Resala Ila El-Wali (1998) (A message to the governor) is about a knight who goes to the future and was mistakenly thought to have a mental disorder and was admitted to a psychiatric hospital. In the hospital, the doctor screams ‘electricity’ in response to the main character’s aggression. Restraints on the main character’s body were put prior to administration. The machine operates via a large toggle switch that is actuated by a mechanical lever, and the electrodes were relatively small and placed in a bifrontal position. The scene is repeated about 3 times, almost in an identical manner. The social worker defending the main character says to the doctor that this is an unbearable torture beyond human limits. The doctor points at his bruised eyes hinting out that ‘electricity’ is a response to aggression and that this is not a patient. Toward the end of the film end, the doctor who orders ECT, gets electrocuted by the main character who used an identical large toggle switch. In ‘45 days’ film (2007), ECT was depicted as last resort treatment. The ECT machine was a D/C fibrillator in the film.
In a TV series ‘La’ (1998) (No) the ECT machine was used also a punitive measure that was used for behavioural coercion without medical supervision. In these works. The ECT was depicted in as a punitive instrument, with no anaesthesia, no medical supervision, and pain was central to its effect. The ECT was mostly referred to as ‘electricity’. The ECT and/or the ECT doctor were punished at the end. These scenes in the media that may have contributed to the stigma of ECT in Egypt. In another TV series Al-Khanka (2016) a teacher is admitted to a psychiatric hospital and she was depicted to be thrown from a stretcher to a bed, ECT was given as a punitive measure, with a device that resembles a Stereo cassette player. The treating doctor was smoking in the treatment room. ‘Ikhtifaa’ TV series (2018) (Disappearance), ECT was not depicted but it was mentioned as a punitive measure, that has serious effects, causing ‘memory damage’.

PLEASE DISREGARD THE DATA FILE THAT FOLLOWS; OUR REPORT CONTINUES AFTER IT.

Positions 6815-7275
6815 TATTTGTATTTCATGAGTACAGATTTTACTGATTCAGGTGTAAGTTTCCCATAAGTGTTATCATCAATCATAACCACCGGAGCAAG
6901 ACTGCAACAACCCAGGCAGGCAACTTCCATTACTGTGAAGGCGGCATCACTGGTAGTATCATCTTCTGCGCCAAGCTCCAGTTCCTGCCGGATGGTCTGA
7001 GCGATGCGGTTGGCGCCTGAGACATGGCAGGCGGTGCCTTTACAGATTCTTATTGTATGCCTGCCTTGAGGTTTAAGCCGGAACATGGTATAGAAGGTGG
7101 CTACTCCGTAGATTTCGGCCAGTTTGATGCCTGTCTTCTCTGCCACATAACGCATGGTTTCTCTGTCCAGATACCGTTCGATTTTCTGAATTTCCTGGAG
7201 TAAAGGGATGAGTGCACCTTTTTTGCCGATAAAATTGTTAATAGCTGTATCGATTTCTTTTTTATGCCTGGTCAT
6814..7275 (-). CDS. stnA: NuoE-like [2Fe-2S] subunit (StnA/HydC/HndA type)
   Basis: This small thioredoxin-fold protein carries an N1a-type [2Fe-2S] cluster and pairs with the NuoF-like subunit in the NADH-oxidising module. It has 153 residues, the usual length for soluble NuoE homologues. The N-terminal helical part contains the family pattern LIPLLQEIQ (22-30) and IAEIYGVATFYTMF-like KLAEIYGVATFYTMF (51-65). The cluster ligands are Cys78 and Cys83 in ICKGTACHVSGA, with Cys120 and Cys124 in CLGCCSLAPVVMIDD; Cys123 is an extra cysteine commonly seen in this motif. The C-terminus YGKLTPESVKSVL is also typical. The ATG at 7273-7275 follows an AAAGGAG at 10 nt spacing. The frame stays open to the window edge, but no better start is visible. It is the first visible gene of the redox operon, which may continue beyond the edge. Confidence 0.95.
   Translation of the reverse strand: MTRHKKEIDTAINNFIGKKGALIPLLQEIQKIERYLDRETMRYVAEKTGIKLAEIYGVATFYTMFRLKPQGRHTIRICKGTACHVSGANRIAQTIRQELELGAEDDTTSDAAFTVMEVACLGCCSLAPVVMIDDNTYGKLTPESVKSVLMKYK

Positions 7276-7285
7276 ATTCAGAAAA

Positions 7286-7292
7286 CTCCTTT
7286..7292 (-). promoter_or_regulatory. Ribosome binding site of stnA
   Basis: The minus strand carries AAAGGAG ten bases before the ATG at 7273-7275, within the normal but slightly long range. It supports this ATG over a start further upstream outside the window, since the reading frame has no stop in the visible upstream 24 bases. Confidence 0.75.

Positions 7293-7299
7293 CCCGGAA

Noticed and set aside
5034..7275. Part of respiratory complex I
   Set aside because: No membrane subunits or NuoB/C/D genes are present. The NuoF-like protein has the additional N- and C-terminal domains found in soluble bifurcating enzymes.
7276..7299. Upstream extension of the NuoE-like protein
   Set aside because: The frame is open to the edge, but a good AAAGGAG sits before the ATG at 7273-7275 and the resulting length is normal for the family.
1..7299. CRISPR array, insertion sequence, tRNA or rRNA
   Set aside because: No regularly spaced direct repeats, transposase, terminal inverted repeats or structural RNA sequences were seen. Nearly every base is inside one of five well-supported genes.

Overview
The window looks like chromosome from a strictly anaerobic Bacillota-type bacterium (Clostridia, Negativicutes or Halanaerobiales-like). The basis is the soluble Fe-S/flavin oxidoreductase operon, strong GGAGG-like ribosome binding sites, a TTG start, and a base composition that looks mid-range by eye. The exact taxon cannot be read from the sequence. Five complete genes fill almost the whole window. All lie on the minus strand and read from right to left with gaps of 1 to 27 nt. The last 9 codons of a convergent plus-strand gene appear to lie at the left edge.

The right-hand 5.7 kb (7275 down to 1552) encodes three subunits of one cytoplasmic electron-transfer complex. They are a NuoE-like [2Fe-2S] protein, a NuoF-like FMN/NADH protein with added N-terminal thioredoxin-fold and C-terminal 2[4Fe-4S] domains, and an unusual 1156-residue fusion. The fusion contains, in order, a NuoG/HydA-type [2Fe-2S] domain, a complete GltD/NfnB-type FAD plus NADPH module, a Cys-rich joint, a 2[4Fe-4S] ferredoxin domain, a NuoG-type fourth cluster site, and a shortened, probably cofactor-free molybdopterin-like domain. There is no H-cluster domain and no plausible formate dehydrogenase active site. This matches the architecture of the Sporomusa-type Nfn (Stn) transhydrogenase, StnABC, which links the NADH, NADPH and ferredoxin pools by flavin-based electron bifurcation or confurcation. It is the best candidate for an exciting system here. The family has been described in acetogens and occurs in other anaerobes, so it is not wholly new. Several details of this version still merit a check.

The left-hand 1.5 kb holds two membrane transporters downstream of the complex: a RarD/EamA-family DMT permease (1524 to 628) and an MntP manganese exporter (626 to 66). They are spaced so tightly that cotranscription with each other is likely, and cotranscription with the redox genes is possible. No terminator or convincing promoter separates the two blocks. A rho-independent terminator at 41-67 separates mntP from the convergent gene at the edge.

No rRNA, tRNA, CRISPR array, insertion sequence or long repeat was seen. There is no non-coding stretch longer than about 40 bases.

ECT appeared in at least 6 films and TV series. In these the gender ratio was 1:1 The ECT depiction was almost invariably negative and punitive. None of the media representation presented a real ECT device. In all depictions, the main protagonist is the one who receives ECT and it is usually depicted as a painful form where subjects scream or grunt during the administration. Convulsions are not accurately depicted. One film and one TV series demonstrated the protagonist elevating both legs and extending them. Another film showed horizontal head movement. ECT was administered in the films by doctors who do not have time for psychoanalysis, or as a quick fix. In one TV series, the ECT was given on the commands of a police officer to subdue his wife who was wrongly diagnosed with mental illness, and she was promised to have further sessions if she complies.
Conflict of Interest